DBA Daily Checks Email Report
DBAs typically create a number of alerts to inform them of potential problems with their database servers. In addition to these alerts, it's also important to proactively monitor your database servers by running a series of daily checks. The exact checks performed will vary from organization to organization, but some common ones include:
- Check backups
- Check SQL Server agent jobs
- Check disk space
- Check free space in database files
- Check SQL Server error log
- Check Windows event logs
Your daily checks might not be limited to those listed above and you might also have more comprehensive checks on a weekly/monthly/quarterly basis.
One of the problems with daily checks is that the information you need to complete your checks isn't available in a single location and potential problems are not always highlighted. To improve this process I created a stored procedure to send a HTML email report for the SQL Server instance, which is automated via the SQL Server Agent. If you haven't already found a good method of performing daily checks, the DBAChecks stored procedure in this article might give you a good starting point.
The image below is a sample report that was generated from a test instance of SQL Server.
- SQL Server 2005 (SP3)
There seems to be a bug in earlier builds related to attachments in email messages. You might get an error similar to this one:
Exception happened when running extended stored procedure 'xp_sysmail_format_query' in the library 'xpstar90.dll'. SQL Server is terminating process 62. Exception type: Win32 exception; Exception code: 0xc0000005.
You can fix this by upgrading to the latest service pack or removing the code that adds the error log attachment to the email. Restarting the SQL Server Agent can also provide a temporary fix for this issue, but the problem is likely to re-occur.
- SQL Server 2008
- SQL Server 2008 R2
- Create a database for DBA related tasks if one doesn't already exist.
- Install SQLIO_fnGetDrives() CLR function. See here.
- Install DBA Checks stored procedures. Download.
- Make sure you have configured database mail on the SQL Server instance.
- Create a SQL Server Agent Job to run the dbo.DBAChecks stored procedure.
|03-Apr-2012||Version 1.2 BETA||Fix to DBAChecks_JobStats stored procedure. Added CDATA section.|
||Version 1.1 BETA
||Fixed datetime conversion bug in DBAChecks_JobStats procedure.|
||Version 1.0 BETA
Running the report
The DBA Checks report is run by executing the dbo.DBAChecks stored procedure. This stored procedure takes a number of parameters, but only one is required:
exec dbo.DBAChecks @firstname.lastname@example.org'
The code below shows a call to the DBAChecks stored procedure with all parameters specified:
EXEC dbo.DBAChecks @AgentJobsNumDays=3,
A full explanation of these parameters is available here:
||The number of days SQL SQL Server jobs are reported over.|
||A list of databases (comma-separated) to display file stats for. Default value is NULL (All databases).|
||A list of databases (comma-separated) that are excluded from database file stats. Default values is NULL (No excluded databases)|
||If the percent used space in the database file is larger than this value (but less than critical threshold) it will be highlighted in yellow.|
||If the percent used space in the database file is larger than this value it will be highlighted in red.|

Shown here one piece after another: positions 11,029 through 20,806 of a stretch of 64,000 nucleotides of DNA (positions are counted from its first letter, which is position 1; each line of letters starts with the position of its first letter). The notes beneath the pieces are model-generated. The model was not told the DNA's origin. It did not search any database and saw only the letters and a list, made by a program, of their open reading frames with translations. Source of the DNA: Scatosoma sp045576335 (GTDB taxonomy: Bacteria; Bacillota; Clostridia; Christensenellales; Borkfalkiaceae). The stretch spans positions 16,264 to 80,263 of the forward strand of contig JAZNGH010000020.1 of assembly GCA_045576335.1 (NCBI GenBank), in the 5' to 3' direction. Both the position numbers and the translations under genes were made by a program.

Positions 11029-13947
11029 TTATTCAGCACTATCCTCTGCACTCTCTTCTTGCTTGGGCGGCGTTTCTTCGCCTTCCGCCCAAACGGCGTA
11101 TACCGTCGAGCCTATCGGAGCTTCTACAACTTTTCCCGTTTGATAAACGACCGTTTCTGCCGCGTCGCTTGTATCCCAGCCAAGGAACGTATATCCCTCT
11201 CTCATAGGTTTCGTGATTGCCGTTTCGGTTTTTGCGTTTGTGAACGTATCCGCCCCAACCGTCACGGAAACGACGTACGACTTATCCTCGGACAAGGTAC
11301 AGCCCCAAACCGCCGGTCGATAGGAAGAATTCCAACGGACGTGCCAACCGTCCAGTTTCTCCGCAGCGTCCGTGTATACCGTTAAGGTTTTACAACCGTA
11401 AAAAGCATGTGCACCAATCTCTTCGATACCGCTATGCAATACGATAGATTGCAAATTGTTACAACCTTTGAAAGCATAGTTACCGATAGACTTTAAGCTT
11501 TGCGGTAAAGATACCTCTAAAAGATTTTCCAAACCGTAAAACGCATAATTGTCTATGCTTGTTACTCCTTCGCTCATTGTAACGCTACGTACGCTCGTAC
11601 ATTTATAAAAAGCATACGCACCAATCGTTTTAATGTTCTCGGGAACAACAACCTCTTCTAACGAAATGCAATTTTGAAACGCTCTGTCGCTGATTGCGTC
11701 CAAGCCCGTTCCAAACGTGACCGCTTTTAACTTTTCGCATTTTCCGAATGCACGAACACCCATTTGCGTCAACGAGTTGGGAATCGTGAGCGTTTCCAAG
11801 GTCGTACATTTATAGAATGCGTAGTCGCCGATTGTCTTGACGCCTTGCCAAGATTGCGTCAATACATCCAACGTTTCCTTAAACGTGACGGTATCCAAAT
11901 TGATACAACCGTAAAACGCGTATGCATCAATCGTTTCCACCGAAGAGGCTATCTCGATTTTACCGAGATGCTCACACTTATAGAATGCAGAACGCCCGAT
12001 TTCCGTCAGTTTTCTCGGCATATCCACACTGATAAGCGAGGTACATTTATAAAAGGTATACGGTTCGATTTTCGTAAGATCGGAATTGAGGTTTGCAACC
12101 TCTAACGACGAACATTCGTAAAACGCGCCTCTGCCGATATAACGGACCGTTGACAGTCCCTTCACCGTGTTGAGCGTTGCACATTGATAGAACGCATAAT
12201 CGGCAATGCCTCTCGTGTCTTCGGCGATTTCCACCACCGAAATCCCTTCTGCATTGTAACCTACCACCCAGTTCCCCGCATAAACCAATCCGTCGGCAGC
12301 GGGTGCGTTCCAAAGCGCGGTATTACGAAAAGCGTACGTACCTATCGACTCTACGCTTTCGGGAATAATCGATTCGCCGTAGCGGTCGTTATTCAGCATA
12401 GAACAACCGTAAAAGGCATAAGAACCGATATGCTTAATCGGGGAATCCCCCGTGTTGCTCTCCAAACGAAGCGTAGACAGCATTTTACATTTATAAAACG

||Highlights differential backups that have not been completed for over "X" number of days|
||Highlights full backups that have not been completed for over "X" number of days|
||Highlights transaction log backups that have not been completed for over "X" number of hours.|
||Used to highlight disk drives with low disk space in yellow, where the free disk space percent is less than the value specified.|
||Used to highlight disk drives with low disk space in red, where the free disk space percent is less than the value specified.|
||The uptime in minutes threshold that causes the uptime to be highlighted in red.|
||The uptime in minutes threshold that causes the uptime to be highlighted in yellow.|
||The number of days worth of events included in the attached error log html file.|
||The email addresses where the report will be sent.|
||The mail profile used to send the email. NULL = default profile.|
||This is the stored procedure you run to generate the email report. The stored procedure collates the information from the other stored procedures into a single email report. The parameters are described in the previous section. |
||Produces HTML for the "Backups" section of the report.|
||Produces HTML for the "Database Files" section of the report. |
||Produces HTML for the "Disk Drives" section of the report.|
||Produces HTML for the "ErrorLog.htm" report attachment. Review and ammend the filter applied to the error log as appropriate.|
||Produces HTML for the "Failed Jobs" section of the report.|
||Produces HTML for the "Agent Job Stats" section of the report|
||This CLR function is used by the dbo.DBAChecks_DiskDrives stored procedure to produce the report on disk drives and their available free space. This function can be obtained here.|
Daily checks are an important part of any DBA's routine, giving you confidence that your SQL instances are running problem free and allowing you to take corrective actions when required. Alerts are also important, but these should be used to compliment daily checks, rather than to replace them. If you rely on by exception reporting only, your servers will be at risk if something happens to the alert process.
I'm sure there are a wide variety of methods people currently use to perform their daily checks. The process you use is not important as long as it enables you to effectively monitor your SQL Server instances. If you've already got a routine that works for you - great! If not, hopefully this article will provide you with a better solution.